Designing your dream space? Ditch these tired tenets

“Your home is not a beautiful vignette. It’s a space for living!” says Seattle interior decorator Michelle Dirkse. She creates spaces for commercial and residential clients in Seattle, where skyscrapers are popping up next to mom-and-pop shops, and modern million-dollar mansions for dot-com millionaires are being constructed next to classic Craftsman bungalows, so pushing design boundaries isn’t a choice—it’s a must.

Just as the city’s residential styles are a mix of cutting edge and classic, Dirkse’s interior designs mix modern refinement with rustic and vintage elements and one-of-a-kind finds. The end result? Rooms that feel welcoming and soothing (and have won raves from the likes of Domino magazine), even though they breach some design rules (who wrote those, anyway?!).

“I love to break the rules!” Dirkse says, adding that the idea that interior décor must align with certain guidelines is boring and expected. She says these six interior design “rules” should be thrown to the wind to cultivate spaces that just feel better to be in and better reflect your personality, too. Here, the rules practically meant for breaking:
 

1. Home in on one design style or aesthetic.

Sleek quartz tile and a gorgeous beachy driftwood in the same room? Yes. A log cabin decorated with Gothic-inspired lighting fixtures and eclectic furniture? It totally works. When done judiciously, Dirkse says, mixing two (or more) design aesthetics brings warmth and interest to a room. You don’t want your house to look like you picked everything from the same catalog or big-box store; show off your individuality instead.
 

2. Use only one metal finish.

For a very small bathroom, Dirkse wouldn’t mix different finishes between sink and bathtub fixtures. But an antique mirror with gold finish in a bathroom with modern chrome finishes on your sink and bathtub? Absolutely! And mixing metals totally works for bedrooms, living rooms and kitchens, too: Grommets on upholstered barstools can be gold while the faucet and drawer pulls are brushed nickel, and a cast-iron sculpture can smartly contrast chairs that have gold-tone trim.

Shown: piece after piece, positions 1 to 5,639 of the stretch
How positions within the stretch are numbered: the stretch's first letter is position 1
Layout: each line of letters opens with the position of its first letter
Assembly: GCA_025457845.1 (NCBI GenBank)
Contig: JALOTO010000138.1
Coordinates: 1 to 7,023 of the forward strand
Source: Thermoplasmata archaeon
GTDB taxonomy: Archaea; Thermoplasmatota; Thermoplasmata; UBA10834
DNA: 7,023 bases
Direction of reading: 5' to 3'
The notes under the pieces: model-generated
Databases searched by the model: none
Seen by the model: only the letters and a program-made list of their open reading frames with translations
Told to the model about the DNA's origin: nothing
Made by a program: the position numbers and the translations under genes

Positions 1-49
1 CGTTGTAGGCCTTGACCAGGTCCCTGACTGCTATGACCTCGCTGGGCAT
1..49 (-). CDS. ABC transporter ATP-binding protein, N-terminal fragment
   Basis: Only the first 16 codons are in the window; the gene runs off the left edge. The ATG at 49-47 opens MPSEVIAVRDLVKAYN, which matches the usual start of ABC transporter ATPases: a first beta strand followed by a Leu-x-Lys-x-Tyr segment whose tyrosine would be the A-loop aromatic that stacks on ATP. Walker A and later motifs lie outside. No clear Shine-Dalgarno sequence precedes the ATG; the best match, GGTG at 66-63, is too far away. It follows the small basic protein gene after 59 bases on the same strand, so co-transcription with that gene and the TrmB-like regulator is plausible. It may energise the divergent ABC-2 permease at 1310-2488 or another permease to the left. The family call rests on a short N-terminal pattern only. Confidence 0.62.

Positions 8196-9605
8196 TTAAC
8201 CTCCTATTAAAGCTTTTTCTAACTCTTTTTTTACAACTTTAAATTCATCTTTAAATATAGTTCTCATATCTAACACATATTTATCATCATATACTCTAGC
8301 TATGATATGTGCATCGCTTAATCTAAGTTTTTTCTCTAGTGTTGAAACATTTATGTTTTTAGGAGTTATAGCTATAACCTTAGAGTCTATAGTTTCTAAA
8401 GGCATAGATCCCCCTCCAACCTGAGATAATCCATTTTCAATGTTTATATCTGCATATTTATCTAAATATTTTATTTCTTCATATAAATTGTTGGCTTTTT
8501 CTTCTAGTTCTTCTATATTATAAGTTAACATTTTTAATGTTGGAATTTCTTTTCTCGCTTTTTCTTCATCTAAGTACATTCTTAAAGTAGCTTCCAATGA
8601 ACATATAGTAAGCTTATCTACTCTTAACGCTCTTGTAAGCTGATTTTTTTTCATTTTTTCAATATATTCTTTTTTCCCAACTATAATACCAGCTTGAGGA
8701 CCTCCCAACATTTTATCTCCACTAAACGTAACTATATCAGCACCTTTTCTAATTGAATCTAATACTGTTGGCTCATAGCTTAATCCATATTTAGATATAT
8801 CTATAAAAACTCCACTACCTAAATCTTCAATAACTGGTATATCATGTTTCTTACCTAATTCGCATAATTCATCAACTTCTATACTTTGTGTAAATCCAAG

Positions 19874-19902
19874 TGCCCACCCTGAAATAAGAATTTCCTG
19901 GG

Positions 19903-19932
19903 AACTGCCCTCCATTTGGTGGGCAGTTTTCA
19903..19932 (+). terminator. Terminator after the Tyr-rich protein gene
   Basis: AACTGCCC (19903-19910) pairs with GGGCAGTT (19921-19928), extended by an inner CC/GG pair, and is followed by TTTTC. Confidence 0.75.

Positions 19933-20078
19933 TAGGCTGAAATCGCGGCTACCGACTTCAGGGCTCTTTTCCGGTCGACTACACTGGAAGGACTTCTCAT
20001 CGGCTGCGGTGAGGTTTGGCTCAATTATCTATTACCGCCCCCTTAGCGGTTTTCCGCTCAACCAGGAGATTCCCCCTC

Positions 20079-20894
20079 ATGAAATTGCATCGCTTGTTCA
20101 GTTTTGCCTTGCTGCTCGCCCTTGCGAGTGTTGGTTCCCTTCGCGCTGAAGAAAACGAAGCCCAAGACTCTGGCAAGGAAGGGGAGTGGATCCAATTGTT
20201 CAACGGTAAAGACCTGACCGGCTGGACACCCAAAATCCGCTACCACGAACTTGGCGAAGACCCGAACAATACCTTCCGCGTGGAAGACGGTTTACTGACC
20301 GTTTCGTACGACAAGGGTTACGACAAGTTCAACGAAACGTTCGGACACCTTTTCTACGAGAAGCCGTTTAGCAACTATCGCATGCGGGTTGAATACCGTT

3. Stay neutral or monochromatic.

Dirkse combines totally unexpected colors, such as a Galapagos green paint in a room with purple pillows. When done with control, mixing colors brings life and energy to your home—without causing sensory overload.
 

4. Use only one type of wood.

Yes, cherry wood is warm and wonderful, but using only cherry (or oak, or birch …) for your cabinetry, furniture and beyond can easily make a room feel one-dimensional and lackluster. Go ahead and mix maple with mahogany, or go nuts with pecan wood and walnut. If you find a wood surface or accent piece you love, get it, regardless of whether it “matches”; then, tie elements together using texture, accessories or a paint color. Your rooms will be more intriguing for it.
 

5. Design to expectations.

Sure, most kitchens have a microwave and an oven, but there’s no law decreeing that the microwave must be on the countertop. And the world won’t end if you decide you’d rather give up your oven for a second dishwasher. Design rooms according to how you live—not to somebody else’s list of “musts.” Even bathroom elements are up for debate: Dirkse once dreamed up a “bathing room” that featured a bathtub (no shower!) with a chaise lounge and antique-y wallpaper, all in the name of relaxation.
 

6. Stick with a single pattern.

If you want to be boring, sure. Dirkse combined a bold, deep green wall covering featuring a malachite pattern with a smaller pale pink, lattice-patterned pillow. Because the scale of the pillow pattern is much smaller, the mix works wonderfully; the two patterns don’t compete. Pairing floral elements with stripes and plaid with polka dots not only adds layers to a room’s design but also simultaneously energizes and balances the décor—which is exactly what you want in a well-designed home.